You should make it a habit to scoop the soiled litter in order to get rid of the smell every day. This will encourage your cat to use the litter box and thus avoid spraying.

It is also important to make sure that you clean the soiled surface in the house. Your cat may have had an accident in the house and sprayed over your carpet or furniture. Use enzyme cleanser to get rid of the smell and any taint of the urine. This will help keep your house clean as well as odor-free. It will also help your cat forget about his accident and thus minimizing the chances of repeating the habit.

Distract your cat

Distraction works well to redirect your cat’s attention. However, you will have to be keen enough to identify when your cat is about to spray. Your cat will walk to his spraying spot and turn his back to it before spraying. At this point, it may help to get his attention towards something else.

For example, you can use a toy to get your cat’s attention. Identify his favorite toy and grab it once you observe him heading to the spot. By repeating this severally, your cat is going to realize that you are not exactly pleased by the incidence. Alternatively, you may offer your cat her favorite treat in small bits to avoid overfeeding him.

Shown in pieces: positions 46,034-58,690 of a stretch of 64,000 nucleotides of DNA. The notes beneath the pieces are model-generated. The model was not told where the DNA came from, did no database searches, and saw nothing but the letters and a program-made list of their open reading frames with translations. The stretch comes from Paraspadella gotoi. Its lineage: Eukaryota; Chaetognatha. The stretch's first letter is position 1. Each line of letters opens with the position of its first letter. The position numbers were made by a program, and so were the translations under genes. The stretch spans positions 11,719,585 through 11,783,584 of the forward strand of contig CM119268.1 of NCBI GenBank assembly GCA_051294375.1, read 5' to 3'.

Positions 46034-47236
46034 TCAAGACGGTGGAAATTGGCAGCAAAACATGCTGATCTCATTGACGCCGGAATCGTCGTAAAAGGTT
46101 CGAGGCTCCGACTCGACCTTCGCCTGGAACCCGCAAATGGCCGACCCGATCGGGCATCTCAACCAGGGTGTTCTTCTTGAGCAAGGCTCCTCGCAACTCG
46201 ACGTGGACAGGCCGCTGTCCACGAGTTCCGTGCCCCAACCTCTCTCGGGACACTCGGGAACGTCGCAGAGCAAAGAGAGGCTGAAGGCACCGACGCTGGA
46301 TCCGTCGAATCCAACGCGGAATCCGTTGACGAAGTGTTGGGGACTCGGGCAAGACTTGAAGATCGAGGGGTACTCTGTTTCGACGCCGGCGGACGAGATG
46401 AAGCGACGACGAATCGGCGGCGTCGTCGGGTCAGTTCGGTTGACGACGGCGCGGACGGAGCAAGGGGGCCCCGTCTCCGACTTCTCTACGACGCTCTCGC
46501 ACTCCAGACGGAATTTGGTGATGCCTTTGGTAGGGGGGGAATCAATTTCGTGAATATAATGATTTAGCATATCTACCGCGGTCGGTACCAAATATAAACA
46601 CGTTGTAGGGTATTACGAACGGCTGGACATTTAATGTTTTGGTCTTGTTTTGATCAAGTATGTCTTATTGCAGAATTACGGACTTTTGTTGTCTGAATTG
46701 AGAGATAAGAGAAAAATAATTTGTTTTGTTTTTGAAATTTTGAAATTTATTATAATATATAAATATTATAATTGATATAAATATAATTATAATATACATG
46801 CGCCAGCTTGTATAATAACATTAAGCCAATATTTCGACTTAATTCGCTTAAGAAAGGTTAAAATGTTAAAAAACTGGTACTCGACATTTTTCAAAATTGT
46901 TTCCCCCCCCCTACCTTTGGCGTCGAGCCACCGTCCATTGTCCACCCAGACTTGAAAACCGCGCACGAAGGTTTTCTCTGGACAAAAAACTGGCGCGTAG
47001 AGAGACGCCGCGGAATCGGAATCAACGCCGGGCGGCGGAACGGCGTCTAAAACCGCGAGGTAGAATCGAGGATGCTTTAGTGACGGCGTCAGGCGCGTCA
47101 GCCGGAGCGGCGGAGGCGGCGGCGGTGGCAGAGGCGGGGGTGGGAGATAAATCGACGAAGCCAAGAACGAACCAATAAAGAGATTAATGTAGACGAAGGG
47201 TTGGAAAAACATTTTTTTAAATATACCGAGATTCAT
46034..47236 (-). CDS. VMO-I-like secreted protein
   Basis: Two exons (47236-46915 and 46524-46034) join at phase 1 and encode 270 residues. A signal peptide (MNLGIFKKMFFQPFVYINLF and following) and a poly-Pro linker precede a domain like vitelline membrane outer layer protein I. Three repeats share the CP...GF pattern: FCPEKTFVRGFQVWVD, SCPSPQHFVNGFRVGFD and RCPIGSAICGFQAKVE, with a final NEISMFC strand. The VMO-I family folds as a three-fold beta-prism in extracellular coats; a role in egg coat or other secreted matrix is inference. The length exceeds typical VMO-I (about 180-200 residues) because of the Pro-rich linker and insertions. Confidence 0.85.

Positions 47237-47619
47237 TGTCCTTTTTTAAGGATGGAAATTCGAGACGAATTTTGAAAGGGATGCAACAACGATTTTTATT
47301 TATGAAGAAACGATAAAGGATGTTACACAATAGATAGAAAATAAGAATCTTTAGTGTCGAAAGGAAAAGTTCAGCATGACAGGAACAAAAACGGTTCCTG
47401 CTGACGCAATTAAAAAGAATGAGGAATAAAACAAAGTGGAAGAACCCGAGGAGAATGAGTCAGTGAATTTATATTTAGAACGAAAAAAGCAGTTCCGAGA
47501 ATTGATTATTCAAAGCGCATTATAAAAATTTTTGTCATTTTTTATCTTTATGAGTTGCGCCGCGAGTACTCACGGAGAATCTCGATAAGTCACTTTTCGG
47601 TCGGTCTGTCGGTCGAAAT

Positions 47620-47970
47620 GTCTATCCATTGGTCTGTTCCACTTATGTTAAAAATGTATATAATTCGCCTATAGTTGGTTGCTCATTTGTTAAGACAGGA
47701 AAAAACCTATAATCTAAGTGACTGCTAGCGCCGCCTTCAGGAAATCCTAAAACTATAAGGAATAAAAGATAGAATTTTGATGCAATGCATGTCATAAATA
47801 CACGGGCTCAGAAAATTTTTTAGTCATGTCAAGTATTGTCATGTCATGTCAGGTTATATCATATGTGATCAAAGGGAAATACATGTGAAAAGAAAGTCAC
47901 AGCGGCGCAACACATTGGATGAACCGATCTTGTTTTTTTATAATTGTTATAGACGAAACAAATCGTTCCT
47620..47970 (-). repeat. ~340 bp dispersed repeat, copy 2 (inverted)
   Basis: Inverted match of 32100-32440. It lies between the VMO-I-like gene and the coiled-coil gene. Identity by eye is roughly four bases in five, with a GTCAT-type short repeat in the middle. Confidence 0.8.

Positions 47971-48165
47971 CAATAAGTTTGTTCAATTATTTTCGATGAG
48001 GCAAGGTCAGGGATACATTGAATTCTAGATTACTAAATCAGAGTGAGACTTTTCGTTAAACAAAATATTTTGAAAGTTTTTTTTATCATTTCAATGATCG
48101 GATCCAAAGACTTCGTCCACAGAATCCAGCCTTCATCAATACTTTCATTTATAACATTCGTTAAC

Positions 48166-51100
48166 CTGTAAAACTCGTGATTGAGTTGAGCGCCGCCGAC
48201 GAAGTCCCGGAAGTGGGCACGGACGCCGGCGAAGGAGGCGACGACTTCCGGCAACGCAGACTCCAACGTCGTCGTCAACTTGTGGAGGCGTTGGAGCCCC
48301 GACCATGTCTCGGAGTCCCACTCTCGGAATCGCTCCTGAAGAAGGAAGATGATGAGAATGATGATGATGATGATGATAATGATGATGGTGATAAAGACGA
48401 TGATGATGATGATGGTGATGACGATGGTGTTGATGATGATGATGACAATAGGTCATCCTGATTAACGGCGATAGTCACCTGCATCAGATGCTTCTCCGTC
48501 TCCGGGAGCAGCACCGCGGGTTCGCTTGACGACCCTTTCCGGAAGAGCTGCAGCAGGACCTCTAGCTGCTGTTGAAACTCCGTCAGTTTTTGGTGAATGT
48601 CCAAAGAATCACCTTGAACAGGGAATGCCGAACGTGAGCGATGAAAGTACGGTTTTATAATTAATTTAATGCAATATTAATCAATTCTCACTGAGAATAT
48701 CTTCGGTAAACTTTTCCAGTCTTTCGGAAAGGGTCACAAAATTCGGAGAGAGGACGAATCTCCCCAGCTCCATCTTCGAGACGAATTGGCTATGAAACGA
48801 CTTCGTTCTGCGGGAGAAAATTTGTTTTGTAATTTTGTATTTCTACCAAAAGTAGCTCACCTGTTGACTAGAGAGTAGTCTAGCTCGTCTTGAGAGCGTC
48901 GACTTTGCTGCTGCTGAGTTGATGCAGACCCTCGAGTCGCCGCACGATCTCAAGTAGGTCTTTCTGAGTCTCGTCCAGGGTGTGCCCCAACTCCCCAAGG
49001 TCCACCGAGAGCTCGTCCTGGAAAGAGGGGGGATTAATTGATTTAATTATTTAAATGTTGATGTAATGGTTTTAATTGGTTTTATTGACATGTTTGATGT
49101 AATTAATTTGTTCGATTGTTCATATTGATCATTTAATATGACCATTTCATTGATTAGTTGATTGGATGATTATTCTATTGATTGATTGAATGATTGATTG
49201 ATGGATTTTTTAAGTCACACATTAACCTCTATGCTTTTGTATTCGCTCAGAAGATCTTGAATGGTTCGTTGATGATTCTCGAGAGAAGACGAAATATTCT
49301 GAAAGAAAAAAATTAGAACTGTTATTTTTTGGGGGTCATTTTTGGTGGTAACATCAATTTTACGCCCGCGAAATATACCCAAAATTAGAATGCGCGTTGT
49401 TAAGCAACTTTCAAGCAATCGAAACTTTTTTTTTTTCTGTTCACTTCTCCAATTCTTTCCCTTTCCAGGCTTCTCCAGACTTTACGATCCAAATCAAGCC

In the case where your cat is spraying to get you to react, ignoring him may work. This is especially after you have tried to make your cat quit spraying using the above method. If your cat ignored you even after you offered to play and went ahead to spray, you will need another method to curb his inappropriate behavior.

Do not punish your cat

As much as cats might be difficult to train, scolding your cat should never cross your mind. This is because it is an ineffective method to deal with inappropriate elimination. Pushing your cat away is going to expose your cat to possible stress. And this will only make spraying worse.

Instead, you should use the above-discussed methods to encourage your cat to use the litter box. Once you identify the reason why your cat will not use the litter box, you should be able to approach the problem appropriately. You should not regret neutering even if your cat continues to spray. You should give him some time for all the hormones are off his body.

Encourage your cat by being warm and pet them after they have used the litter boxes successfully. Check for any infections before you start curbing the behavior. The goal is to stop a cat from spraying all over your stuff.

 

Cat Spraying No More

Michael Grover

About Me I have been a pet owner for most of my life. I am now retired and spend my days writing about problems relating to cats, dogs, and funeral poems. I am passionate to stop animal cruelty in any shape or form. My passion is to help people like you identify behavior problems in cats and dogs. That is what I do. Over the years of my life, I have always kept cats and dogs. About 4 years ago I retired and found I had a lot of time on hands so I started to write all about dog and cat problems. It was suggested to me that I should start up a website and publish my words to help people with their pet problems. I am still writing every day and hope you find my articles useful. Regards Mike Grover